Depending on the source, tannins have a higher concentration and a different molecular weight. Tannins from wood like bogwood are much more concentrated and lowered the pH of my water(source water pH 8.4, KH/Gh of liquid rock) by about .3 pH.

Blackwater extract is essentially concentrated tannic acid, and obviously will lower the pH/KH. It should have no effect on GH. Almond leaves soften water due to the tannins they release.

The oxymoron you refer to seems to more likely be a misunderstanding. The antifungal properties are well discussed:
http://www.znaturforsch.com/ac/v55c/55c0467.pdf


Just because a driftwood(which likely contains high amounts of fungal spores) grows some growth on it, does not change the properties of tannins. It means that the concentrations of tannins produced are lower than needed to kill the growths.

Not sure why the argument here, considering the definitions and properties of tannins are pretty well established through a thousand years of science. Tannins are certainly more complex than just staining the water.
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post #10 of 16 (permalink) Old 11-29-2011, 07:40 PM
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It's also important to note that "anti-fungal" just means a state that fungus will not thrive and survive in... it doesn't mean the fungus won't try.


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post #11 of 16 (permalink) Old 11-29-2011, 09:16 PM
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Quote:
Originally Posted by OverStocked View Post
Well the KISS approach to me would be one that is accurate. While it might seem you've never had Tannins change water parameters, many of us HAVE.

Depending on the source, tannins have a higher concentration and a different molecular weight. Tannins from wood like bogwood are much more concentrated and lowered the pH of my water(source water pH 8.4, KH/Gh of liquid rock) by about .3 pH.

Not sure why the argument here, considering the definitions and properties of tannins are pretty well established through a thousand years of science. Tannins are certainly more complex than just staining the water.
Doesn't 'seem' like haven't,,, I have not had a parameter shift cause me any problems in an aquarium to date.
This 'stump' and a couple pieces to extend the root appearance is the largest wood addition I've used.



Gave a simple answer in the context of this thread,,, which I read to be adding a piece of driftwood and concerns over fungus growth.

Didn't think I was answering a thread topic of additions to reduce pH by alterations / additions of known materials like bogwood, black water extract, almond leaves or adler cones.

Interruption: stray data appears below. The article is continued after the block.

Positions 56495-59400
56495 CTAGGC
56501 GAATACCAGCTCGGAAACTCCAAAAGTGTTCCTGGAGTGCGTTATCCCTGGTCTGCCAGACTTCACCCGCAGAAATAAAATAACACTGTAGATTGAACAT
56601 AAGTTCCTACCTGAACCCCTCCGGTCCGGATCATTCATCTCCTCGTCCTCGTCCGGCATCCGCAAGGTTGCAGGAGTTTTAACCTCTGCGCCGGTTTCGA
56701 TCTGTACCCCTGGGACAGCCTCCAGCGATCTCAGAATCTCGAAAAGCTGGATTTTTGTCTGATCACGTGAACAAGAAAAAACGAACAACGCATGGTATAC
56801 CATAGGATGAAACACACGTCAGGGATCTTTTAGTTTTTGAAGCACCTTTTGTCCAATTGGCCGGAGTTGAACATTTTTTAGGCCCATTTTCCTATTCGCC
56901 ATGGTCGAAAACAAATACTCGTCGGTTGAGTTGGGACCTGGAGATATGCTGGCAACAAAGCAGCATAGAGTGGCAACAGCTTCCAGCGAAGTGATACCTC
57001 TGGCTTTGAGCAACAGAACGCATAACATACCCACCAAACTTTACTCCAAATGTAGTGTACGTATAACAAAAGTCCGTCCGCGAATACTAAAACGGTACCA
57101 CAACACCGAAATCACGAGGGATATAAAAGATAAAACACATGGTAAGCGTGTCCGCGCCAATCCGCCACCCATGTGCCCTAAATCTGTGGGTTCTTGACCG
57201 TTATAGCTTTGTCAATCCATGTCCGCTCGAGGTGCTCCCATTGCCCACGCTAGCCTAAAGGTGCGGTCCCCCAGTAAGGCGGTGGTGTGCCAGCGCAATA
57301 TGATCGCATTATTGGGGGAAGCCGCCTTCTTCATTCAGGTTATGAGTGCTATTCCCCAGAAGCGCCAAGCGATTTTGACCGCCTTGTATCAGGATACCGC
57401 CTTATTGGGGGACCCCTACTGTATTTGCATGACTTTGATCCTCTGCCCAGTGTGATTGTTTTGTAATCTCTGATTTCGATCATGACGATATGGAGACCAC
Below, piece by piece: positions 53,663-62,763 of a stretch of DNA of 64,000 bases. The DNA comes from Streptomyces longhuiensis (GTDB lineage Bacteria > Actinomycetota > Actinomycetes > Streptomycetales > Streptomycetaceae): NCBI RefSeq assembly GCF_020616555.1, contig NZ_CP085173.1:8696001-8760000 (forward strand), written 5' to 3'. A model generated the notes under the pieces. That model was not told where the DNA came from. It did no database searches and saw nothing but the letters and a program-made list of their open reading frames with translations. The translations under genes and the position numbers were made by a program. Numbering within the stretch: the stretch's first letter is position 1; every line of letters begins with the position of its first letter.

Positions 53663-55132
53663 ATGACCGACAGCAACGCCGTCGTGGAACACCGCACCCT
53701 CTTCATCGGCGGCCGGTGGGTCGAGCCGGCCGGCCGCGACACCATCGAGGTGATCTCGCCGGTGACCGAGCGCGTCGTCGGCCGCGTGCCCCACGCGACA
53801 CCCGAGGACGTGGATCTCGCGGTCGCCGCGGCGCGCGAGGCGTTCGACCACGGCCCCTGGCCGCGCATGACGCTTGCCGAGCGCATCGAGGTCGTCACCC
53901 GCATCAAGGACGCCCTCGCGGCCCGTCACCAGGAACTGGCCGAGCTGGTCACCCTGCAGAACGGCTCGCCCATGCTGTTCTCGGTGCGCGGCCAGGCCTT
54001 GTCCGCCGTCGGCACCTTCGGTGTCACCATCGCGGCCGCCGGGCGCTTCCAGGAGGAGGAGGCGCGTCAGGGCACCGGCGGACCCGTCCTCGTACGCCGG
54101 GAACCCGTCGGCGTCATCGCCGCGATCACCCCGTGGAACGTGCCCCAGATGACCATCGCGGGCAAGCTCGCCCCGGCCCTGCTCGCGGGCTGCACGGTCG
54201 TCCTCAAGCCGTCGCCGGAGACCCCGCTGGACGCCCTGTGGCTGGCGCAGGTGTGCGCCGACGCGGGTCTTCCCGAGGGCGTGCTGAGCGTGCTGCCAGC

0.3pH shift isn't one that would concern me and would agree with the statement I made of the change being one that may be missed determining color shift on a chemical water test.

"I have a white mold type fungus on my new drift wood"
is posted all the time. Nothing wrong with the answer I gave the OP.

Why do you see argument here?


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post #12 of 16 (permalink) Old 11-29-2011, 09:21 PM
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Quote:
Originally Posted by wkndracer View Post
Doesn't 'seem' like haven't,,, I have not had a parameter shift cause me any problems in an aquarium to date.
This 'stump' and a couple pieces to extend the root appearance is the largest wood addition I've used.



Gave a simple answer in the context of this thread,,, which I read to be adding a piece of driftwood and concerns over fungus growth.

Didn't think I was answering a thread topic of additions to reduce pH by alterations / additions of known materials like bogwood, black water extract, almond leaves or adler cones.

0.3pH shift isn't one that would concern me and would agree with the statement I made of the change being one that may be missed determining color shift on a chemical water test.

"I have a white mold type fungus on my new drift wood"
is posted all the time. Nothing wrong with the answer I gave the OP.

Why do you see argument here?
I didn't state that the parameter change caused a problem, did I? As a matter of fact, I didn't even bring it up....

All I did was correct a simple misstatement. Tannins are more than a stain in the water.
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post #13 of 16 (permalink) Old 11-29-2011, 09:48 PM
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hahaha far enough, outside the context of this threads topic it might be
but rather than misstated thought you called it an argument

back to my nap now


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post #14 of 16 (permalink) Old 11-29-2011, 09:53 PM
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You're continued "discussion" made it an argument.

Perhaps we should look at the definition of "argument" to understand this.

ar·gu·ment   [ahr-gyuh-muhnt] Show IPA
noun
1.
an oral disagreement; verbal opposition; contention; altercation: a violent argument.
2.
a discussion involving differing points of view; debate: They were deeply involved in an argument about inflation.

You "argued" against my correction of your initial misstatement. Thus an "argument". Your continuing of it sort of proves my point.

If you're going to simplify something so much that it puts a piece of false information out there, don't get upset when people correct it. Someone could easily come along, see that(or search for tannins) and decide that tannins will never have any other effect than to color the water. Simply speaking, that would be wrong.
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post #15 of 16 (permalink) Old 11-29-2011, 10:30 PM Thread Starter
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Oh goodness everyone getting all worked up lol. I shall wait till Christmas and see what happens.